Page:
Academic journal article Journal of New Zealand Literature

Certified Copies: 1980s New Zealand Photocopy Journals & the Xerographic Aesthetic

Academic journal article Journal of New Zealand Literature

Certified Copies: 1980s New Zealand Photocopy Journals & the Xerographic Aesthetic

Article excerpt

The technology of duplication and distribution determine the accessibility of literature and in turn technical possibilities of production and duplication are integral influences on the literature produced. From Gutenberg's moveable type to today's digital printing, the dominant technologies at the time determined the aesthetic and, to a degree, the content of the work produced. The printing and distribution of New Zealand's literature between 1975 and 2000 was dominated by the advent and uptake of offsetprinting. But the fringes of the literary mainstream were heavily influenced by the photocopier. It is on this technological advancement that I would like to focus my attention. At the time of its inception in the early 1940s, the printing method of the photocopier was dubbed 'xerography'. I will use both of these terms throughout this essay, with 'photocopier' referring to the machine itself as well as the interface between user and machine; and 'xerography' referring to the method of print and the aesthetic output. The photocopier is a technological advancement which, as a whole, still functions in largely the same way. The fringes of New Zealand literature still utilise the photocopier for material distribution of their work even while they develop and distribute their work digitally and online. This is evidenced through the popularity of literary and poetry zines at national Zinefests throughout the country and abroad.1

There were two journals which instigated and exemplified the photocopy literary journal in New Zealand in the early 1980s. And published four issues, the first in August 1983 and the fourth in October 1985. It was produced by its founding editors Alex Calder and Leigh Davis. Splash also ran four issues, with the first appearing in 1984 and the last in April 1986. Splash was edited by Wystan Curnow, Tony Green, Roger Horrocks and Judi Stout. Many of the pages of both magazines are given over to textual discussion of literary thought alongside left-aligned, linearly written word-based poetry. These journals also published quite a number of works which play on the visual as much as the linguistic. I am interested in the visual and design implications of the photocopy printed journal and the aesthetic of the dry process printing that xerography has had on New Zealand poetry. Thus the interest of this essay is to look at the works that were produced through the flexibility of the photocopier and the ready-to-go impulsivity and instantaneousness that the machine offered.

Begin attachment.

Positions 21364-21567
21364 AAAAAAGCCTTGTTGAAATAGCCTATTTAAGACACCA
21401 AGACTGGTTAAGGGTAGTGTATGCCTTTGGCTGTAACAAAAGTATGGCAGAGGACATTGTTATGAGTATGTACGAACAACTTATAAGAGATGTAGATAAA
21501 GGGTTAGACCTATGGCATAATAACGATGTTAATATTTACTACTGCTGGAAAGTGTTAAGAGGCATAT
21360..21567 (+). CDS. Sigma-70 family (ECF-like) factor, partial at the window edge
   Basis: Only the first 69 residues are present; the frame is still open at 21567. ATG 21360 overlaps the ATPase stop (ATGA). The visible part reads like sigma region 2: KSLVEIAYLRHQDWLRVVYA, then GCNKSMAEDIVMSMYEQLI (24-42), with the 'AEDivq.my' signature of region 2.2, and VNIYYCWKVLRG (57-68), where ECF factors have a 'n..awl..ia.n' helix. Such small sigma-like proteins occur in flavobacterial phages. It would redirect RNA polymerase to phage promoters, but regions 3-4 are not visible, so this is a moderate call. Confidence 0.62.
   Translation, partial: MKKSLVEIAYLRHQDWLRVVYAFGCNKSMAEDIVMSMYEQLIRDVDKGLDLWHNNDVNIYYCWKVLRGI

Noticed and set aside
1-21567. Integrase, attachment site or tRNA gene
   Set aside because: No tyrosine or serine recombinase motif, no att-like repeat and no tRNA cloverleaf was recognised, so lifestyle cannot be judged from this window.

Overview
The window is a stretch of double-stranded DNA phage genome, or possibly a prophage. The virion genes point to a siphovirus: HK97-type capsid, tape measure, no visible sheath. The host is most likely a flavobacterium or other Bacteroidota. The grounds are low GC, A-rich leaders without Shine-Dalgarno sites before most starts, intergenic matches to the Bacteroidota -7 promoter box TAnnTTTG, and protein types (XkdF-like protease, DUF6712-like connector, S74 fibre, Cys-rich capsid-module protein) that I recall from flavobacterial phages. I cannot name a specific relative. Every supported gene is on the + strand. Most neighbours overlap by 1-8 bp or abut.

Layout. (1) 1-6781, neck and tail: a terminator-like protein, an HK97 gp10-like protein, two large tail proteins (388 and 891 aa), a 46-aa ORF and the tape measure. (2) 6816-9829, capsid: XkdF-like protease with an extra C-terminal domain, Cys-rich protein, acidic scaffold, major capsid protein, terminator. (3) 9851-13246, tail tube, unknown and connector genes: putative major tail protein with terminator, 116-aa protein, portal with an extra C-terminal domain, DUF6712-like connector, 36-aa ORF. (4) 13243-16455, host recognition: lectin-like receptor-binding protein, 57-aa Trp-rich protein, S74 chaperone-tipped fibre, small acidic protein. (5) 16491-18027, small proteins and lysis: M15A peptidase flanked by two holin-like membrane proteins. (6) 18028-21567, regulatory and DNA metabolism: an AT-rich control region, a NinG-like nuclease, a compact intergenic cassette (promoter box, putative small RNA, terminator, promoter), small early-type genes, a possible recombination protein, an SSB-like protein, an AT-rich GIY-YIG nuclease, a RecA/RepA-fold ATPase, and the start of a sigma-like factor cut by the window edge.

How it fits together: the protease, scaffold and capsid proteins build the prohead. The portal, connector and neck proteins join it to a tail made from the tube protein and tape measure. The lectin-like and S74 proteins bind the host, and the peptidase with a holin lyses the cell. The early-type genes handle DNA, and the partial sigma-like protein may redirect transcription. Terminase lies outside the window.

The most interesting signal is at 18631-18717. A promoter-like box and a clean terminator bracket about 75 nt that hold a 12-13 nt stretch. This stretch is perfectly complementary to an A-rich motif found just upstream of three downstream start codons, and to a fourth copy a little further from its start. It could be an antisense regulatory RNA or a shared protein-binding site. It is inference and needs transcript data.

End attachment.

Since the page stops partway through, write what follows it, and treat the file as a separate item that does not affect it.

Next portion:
For some it may be hard to imagine what methods of printing were available in the 1980s. What came before photocopiers? 'The effectiveness of the copier has nearly eclipsed our memory of duplication before its existence'.2 Dot matrix printers were among some of the first home printers and were manufactured in the late 1960s. A dot matrix printer works in a similar way to a typewriter; the ink is transferred to the page by impact through an inked ribbon or cloth, but rather than premade typographic letters and symbols, the print is made up by a series of dots, not dissimilar to pixels. By the 1980s electronic word processors often included a built-in dot matrix printer which made it possible to edit text before it was printed. What we generally think of as digital printing has as much to do with the technology of producing the image as it does with printing it. The printing technology of digital printing is derived from the same processes that instigated the method of xerography. Another type of printing is inkjet and laser printers which were mass-marketed in the 1980s. The main difference between them is how the ink is used. Laser printing employs a similar 'dry' powder form of ink in the form of toner, while the inkjet uses a liquid ink.

The process of xerography is not especially simple to explain. The details of the method have improved greatly over time. An article in The Science News-Letter in 1948 describes the process arduously and includes components done by hand at that time, which are now done by the machine, namely the production of a photoconductive plate which includes vigorous rubbing of the plate to make it electrically charged. …

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